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Clockwork and Cinders By m i c h e l l e p a k Characters: 14308

Updated: 2018-01-18 23:50


I run.

And I run.

And I run.

The problem with large, dark places is that finding ways out can be hard. Even more so when you're running from a scary person with a scary cane. This complex has become a labyrinthe, deep halls of deep dark that makes sweat burn my eyes like tears.

I keep up the pace until the stitch in my side cuts so deep blood oozes from my insides. I bite the inside of my cheek to keep from crying out. Flesh and loose bolts don't always play along, I suppose. Every movement sends a jolt through my bones. Every impact locks up my joints that much more. Ah, the joys of not being all that human.

The darkness is unyielding, an expanse that only deepens the farther I race. MN-9 hardly keeps up, I can just hear his faraway whistles. Tingles claw through my veins and behind my bones, heat flushing me through and through. It settles in my aches, dulling them like a shot of rum. "No, no, no."

I don't know where I'm going. I still don't know where I am. But I know it's close to midnight; I can feel the magic thrumming through my veins. "Hey!"

I skid toward a flash of something white, a column to steady myself with, when a hand lurches from the darkness and takes my shoulder. I scream. My entire body recoils and I launch into the air, the heat coming heavier, thicker now. I can feel it filling me up, settling under my skin, in my joints, around my heart. The moisture dries up in my hands and cheeks, each movement becoming more of a struggle. I have to fight to keep my footing. I have to fight to get away. "D-don't touch me." My breath quivers and I pull out of his grasp with a single, lousy kick. I shiver. This must be how a moth feels with its wings trapped under a glass pane. The dark never lifts. I can feel bruises welling up underneath my skin where the man grabbed my shoulder, but I know they'll go away very, very soon.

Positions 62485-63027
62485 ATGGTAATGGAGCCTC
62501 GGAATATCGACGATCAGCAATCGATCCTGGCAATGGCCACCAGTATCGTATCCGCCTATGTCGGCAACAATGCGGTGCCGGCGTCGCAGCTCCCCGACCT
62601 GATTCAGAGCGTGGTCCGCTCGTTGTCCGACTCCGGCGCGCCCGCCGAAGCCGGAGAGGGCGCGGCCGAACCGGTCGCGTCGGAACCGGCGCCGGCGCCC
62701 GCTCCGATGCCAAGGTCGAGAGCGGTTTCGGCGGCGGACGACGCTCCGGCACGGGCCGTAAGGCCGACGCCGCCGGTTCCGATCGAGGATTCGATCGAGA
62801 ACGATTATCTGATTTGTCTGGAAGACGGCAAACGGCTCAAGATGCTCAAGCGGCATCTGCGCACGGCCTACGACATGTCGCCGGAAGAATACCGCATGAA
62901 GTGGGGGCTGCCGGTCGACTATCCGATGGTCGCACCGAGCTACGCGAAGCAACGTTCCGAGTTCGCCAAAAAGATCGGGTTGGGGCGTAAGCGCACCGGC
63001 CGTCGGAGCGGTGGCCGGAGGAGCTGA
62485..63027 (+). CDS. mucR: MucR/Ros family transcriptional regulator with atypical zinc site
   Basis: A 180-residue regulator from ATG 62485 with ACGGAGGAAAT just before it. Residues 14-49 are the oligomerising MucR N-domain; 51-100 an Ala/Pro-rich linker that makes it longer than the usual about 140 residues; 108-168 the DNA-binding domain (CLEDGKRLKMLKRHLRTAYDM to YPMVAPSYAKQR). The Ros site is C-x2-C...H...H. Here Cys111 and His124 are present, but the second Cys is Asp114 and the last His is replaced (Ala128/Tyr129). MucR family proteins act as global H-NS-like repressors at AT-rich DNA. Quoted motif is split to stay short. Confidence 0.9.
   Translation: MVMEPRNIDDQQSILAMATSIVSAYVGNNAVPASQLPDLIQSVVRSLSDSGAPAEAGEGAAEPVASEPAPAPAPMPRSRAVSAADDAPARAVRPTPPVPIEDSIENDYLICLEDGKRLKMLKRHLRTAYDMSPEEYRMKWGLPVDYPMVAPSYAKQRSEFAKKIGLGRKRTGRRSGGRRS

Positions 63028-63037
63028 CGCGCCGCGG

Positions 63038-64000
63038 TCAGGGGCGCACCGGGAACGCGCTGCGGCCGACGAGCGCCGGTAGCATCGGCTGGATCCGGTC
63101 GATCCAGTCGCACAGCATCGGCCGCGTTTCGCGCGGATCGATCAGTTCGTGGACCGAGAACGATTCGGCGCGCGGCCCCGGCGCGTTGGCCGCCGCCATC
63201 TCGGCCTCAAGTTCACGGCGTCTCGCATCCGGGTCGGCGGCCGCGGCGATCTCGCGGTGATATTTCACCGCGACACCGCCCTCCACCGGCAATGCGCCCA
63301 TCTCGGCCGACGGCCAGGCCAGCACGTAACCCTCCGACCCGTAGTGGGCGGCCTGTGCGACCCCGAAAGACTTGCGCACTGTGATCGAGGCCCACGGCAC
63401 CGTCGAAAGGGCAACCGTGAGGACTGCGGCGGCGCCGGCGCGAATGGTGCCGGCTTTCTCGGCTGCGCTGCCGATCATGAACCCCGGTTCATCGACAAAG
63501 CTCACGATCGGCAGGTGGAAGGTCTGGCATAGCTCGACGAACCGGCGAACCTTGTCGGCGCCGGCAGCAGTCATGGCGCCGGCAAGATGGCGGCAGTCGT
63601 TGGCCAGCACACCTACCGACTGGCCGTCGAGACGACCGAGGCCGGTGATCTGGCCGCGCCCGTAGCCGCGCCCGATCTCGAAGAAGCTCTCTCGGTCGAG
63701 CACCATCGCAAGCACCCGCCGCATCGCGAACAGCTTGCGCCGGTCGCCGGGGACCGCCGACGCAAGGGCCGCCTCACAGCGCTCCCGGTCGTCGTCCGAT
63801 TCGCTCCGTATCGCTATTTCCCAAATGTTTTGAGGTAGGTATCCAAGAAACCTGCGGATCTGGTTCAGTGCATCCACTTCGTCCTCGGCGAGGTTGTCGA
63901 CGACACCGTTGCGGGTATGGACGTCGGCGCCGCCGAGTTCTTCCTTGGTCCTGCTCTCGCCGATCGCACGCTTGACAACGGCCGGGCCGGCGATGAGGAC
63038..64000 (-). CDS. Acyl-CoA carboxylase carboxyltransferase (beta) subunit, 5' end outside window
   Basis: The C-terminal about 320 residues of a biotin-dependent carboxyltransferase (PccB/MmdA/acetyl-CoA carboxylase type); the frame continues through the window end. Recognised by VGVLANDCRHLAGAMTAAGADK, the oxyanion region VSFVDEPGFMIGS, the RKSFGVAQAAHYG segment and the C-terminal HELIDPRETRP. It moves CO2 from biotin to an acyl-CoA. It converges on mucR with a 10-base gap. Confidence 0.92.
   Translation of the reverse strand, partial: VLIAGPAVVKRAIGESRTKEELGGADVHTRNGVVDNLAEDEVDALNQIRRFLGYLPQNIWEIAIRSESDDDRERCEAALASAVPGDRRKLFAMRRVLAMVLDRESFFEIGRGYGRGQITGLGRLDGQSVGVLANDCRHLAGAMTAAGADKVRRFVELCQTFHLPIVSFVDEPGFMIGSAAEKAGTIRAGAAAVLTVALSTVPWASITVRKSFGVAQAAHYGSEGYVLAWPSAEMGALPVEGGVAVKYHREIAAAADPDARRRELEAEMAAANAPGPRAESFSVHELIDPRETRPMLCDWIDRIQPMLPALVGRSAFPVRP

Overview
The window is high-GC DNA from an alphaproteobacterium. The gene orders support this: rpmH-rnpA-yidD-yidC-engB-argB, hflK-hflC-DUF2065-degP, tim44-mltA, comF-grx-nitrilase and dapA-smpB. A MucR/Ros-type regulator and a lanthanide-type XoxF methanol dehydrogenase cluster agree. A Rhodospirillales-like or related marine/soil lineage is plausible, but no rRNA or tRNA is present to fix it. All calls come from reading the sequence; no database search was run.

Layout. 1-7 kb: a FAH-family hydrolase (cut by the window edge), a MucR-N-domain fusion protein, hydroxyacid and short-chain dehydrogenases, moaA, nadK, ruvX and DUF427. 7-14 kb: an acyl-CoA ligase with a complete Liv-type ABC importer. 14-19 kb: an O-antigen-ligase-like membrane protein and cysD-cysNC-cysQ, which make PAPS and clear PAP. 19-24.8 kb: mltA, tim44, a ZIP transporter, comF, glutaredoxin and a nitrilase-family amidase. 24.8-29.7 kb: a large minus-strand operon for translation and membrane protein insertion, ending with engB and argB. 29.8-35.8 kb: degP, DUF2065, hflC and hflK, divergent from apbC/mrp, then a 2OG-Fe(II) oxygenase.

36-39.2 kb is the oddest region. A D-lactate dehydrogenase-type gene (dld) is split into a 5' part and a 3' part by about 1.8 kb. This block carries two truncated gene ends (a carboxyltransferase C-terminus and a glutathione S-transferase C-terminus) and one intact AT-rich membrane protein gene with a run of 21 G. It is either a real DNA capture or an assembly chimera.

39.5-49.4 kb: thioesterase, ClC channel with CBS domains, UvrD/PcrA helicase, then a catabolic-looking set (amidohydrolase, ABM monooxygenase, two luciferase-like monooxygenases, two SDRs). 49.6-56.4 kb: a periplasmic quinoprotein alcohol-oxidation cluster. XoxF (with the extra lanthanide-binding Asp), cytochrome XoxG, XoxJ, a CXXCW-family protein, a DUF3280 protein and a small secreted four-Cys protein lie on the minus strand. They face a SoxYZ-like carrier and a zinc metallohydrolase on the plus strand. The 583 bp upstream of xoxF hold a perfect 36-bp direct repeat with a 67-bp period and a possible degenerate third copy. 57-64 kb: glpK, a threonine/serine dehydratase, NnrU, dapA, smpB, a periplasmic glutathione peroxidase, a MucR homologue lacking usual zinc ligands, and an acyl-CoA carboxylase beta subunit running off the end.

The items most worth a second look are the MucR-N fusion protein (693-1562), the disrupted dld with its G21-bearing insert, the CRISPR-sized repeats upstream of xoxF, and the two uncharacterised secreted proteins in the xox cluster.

"MN-9?" He rolls up to my shoe, my strides coming that much shorter, that much stiffer. Rain pelts the rooftop, the pattering an incessant drum in my ears. MN-9 whines. I swoop down and lift him into the palms of my hands, his scrap parts glinting in thin pinpricks of starlight. The more I stare at him, the more he only looks like a bundle of cogs and wheels held together by a few bolts and the endoskeleton of his prongs. A junk pile. His glowing sensors only provide a pinprick of light and suffice to say, it's not much help, not really.

I slam into a wall, one, two, three times, until my entire body aches and quivers from shock of it all. "I could use some goggles, " I mutter to MN-9, though we've had the conversation a thousand times. Goggles are expensive things, infused with old magic to make the night less dark to tired eyes. My fingers find the stucco and I use the prickly edge to guide me across the threshold, gliding with a gentleman's restraint. I can hardly move. MN-9 twitters, and if droids were the emotional type, I'd pin it on nerves.

Of course. It's raining. I suck in a heavy breath, the smell of sweat and damp earth misting through the dark. Smooth material meets my fingertips, a curl of cylindrical metal under my fingertips. I pat MN-9 back into his pocket and draw my hands up, above the metal, against polished lacquer. A door. My chest throbs, and I have to wait for it to ease. The faster my heart beats, the harder the transformation is on it. I squint, ignoring the surge of heat pressing at my skull. It has to be a door.

Fingers tap the side of my neck. I jolt, my stomach upturned and twisting, a twinge in my chest. I don't want to fight. Please don't make me fight. I freeze, bracing for the worst.

"Let him go." The voice is gruff, the words spoken as a command. I grab for the door, groping for something to hold, a knob of some sort. The air feels sour and thick. I almost gag. The voices dizzy me, all around. I can't even make out who's speaking.

"But you saw what he did! He let the man—"

"What part of 'let him go' do you not understand? We can't hurt him. He's a Cheng."

My hand closes around something cool and round. Cheng. I've forgotten how important the name is here and what it means to my kingdom. I lift my leg, grip the knob, and kick out as hard and fast as I can. The door is a lot heavier this time, jammed in a lot harder. Laughter dogs me. I slap the hand away and kick with all my might. MN-9 whines. The door squeaks open, mud splattering my shoes and squishing through my soles. My eyes don't adjust to the light in time and I stand there dumbly until a hand shoves me out. "Good luck, enchanted Cheng!"

The door slams behind me.

I run.